Parler CEO John Matze Calls Twitter 'Cowardly Authoritarians' for Blocking Donald Trump

The founder of Parler, a social network favored by conservatives, criticised Twitter on Wednesday after the platform made the unprecedented move of restricting Donald Trump's account, leaving him unable to post for 12 hours.

John Matze, who co-founded Parler in 2018, said in a status update on his social network that the block on the president was made by "cowardly authoritarians," but didn't immediately mention that similar steps had been taken by Facebook, Instagram and YouTube.

The mainstream platforms moved to silence Trump's profiles temporarily as he released a video in which he described a mob of his supporters who stormed the U.S. Capitol as "very special" while doubling down on false claims of election fraud.

Matze wrote on Parler: "The cowardly authoritarians at Twitter booted president Trump from Twitter for 12 hours. What a bunch of cowards." Analytics suggested the post was viewed over 350,000 times and had attracted more than 1,300 comments.

Parler bosses pitched the site as an alternative to Twitter focused on free speech and it has gained support from conservative media personalities and Republican politicians such as Senator Ted Cruz, Fox News host Tucker Carlson and Rep. Devin Nunes.

Twitter confirmed on Wednesday that it had removed three posts by the president because of "repeated and severe" policy violations. It locked the account for 12 hours and said it would remain blocked unless the offending tweets were removed.

It added: "Future violations of the Twitter Rules, including our civic integrity or violent threats policies, will result in permanent suspension of [Trump's] account."

Future violations of the Twitter Rules, including our Civic Integrity or Violent Threats policies, will result in permanent suspension of the @realDonaldTrump account.

— Twitter Safety (@TwitterSafety) January 7, 2021

Facebook, which last year appeared reluctant to remove the president's status updates, went even further on Wednesday, confirming that Trump's page would be blocked for 24 hours, during which time he would not be able to post anything.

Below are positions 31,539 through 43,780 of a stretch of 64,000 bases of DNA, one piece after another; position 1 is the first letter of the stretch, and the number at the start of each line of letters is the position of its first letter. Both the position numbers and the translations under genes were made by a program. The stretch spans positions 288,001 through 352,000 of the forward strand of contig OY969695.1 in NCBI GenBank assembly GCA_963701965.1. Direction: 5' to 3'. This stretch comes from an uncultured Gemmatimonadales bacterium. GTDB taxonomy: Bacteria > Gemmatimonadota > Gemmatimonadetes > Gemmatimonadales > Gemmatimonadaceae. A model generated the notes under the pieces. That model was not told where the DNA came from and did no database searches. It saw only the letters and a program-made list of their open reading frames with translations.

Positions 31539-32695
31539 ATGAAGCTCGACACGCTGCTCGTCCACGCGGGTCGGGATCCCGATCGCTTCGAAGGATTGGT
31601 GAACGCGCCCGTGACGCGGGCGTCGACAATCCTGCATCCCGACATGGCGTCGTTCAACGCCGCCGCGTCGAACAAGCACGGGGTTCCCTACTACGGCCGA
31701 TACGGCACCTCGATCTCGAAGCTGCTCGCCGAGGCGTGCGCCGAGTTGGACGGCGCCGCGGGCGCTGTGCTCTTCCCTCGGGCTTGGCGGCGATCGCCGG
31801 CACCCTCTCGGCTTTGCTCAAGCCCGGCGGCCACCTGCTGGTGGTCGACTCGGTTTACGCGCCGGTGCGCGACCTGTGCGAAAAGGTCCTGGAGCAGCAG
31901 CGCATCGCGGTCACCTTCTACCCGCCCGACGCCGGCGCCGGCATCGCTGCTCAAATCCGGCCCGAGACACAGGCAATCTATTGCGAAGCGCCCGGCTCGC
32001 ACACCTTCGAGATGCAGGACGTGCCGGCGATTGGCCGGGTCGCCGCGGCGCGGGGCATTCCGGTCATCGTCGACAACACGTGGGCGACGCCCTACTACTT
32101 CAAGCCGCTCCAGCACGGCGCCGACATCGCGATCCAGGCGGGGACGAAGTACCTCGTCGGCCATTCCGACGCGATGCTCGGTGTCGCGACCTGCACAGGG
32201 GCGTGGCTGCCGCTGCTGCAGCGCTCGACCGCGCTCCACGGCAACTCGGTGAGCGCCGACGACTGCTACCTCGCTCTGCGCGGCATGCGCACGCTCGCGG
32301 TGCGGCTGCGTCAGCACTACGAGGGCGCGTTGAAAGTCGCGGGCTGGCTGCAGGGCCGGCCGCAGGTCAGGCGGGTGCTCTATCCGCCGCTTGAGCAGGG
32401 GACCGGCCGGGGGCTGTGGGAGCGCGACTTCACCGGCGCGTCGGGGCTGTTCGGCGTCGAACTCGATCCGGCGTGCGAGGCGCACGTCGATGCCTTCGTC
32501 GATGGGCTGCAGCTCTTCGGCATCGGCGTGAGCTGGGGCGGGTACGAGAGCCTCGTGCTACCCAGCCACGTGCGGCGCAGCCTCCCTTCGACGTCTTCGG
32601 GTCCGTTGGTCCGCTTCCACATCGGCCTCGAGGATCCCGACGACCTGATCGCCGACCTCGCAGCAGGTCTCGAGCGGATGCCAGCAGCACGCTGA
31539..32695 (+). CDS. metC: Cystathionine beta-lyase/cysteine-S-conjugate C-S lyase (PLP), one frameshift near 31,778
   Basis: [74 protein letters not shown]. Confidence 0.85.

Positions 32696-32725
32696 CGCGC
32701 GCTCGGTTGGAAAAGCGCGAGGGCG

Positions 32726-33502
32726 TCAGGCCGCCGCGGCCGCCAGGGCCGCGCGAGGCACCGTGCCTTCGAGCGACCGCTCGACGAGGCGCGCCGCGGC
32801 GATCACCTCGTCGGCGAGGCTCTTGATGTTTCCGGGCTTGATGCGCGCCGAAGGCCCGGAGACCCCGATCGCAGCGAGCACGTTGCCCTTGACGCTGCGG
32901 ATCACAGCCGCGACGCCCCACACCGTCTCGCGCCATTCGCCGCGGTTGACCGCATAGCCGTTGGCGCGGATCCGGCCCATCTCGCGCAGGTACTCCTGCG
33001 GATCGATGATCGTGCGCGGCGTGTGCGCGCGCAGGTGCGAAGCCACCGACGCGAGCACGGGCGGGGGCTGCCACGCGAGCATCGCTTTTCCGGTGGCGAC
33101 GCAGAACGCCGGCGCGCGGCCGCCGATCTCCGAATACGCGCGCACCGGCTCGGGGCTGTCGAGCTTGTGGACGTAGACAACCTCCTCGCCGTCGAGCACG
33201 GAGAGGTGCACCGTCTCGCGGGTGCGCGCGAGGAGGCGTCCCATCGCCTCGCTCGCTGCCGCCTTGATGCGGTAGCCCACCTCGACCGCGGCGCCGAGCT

Executives from the Mark Zuckerberg-owned site said the policy-breaking Trump video, which remains in circulation, would be removed from Facebook and Instagram.

"We made the decision that on balance these posts contribute to, rather than diminish, the risk of ongoing violence," said Guy Rosen, VP of integrity and Monika Bickert, VP of global policy management, in a blog post calling the Capitol siege an emergency.

This is an emergency situation and we are taking appropriate emergency measures, including removing President Trump's video. We removed it because on balance we believe it contributes to rather than diminishes the risk of ongoing violence.

— Guy Rosen (@guyro) January 6, 2021

YouTube also took steps to remove the Trump video. However, it remains on the site as it was clipped and re-published by multiple legitimate news publications.

Today, Parler's Matze posted a Fox News article from May that cited Zuckerberg as saying Facebook should not be the "arbiter of truth" of online discussions.

Matze wrote: "So is he going to condemn Facebook for suspending him [Donald Trump] today? When one company bans or suspends they all do ... kinda like they coordinate or talk with each other."

For now, the president's social media feeds remain silent.

Donald Trump "Stop The Steal" Rally
Donald Trump speaks at the "Stop the Steal" Rally on January 6 in Washington, D.C.. Trump supporters gathered in the nation's capital to protest the ratification of President-elect Joe Biden's Electoral College victory. Tasos Katopodis/Getty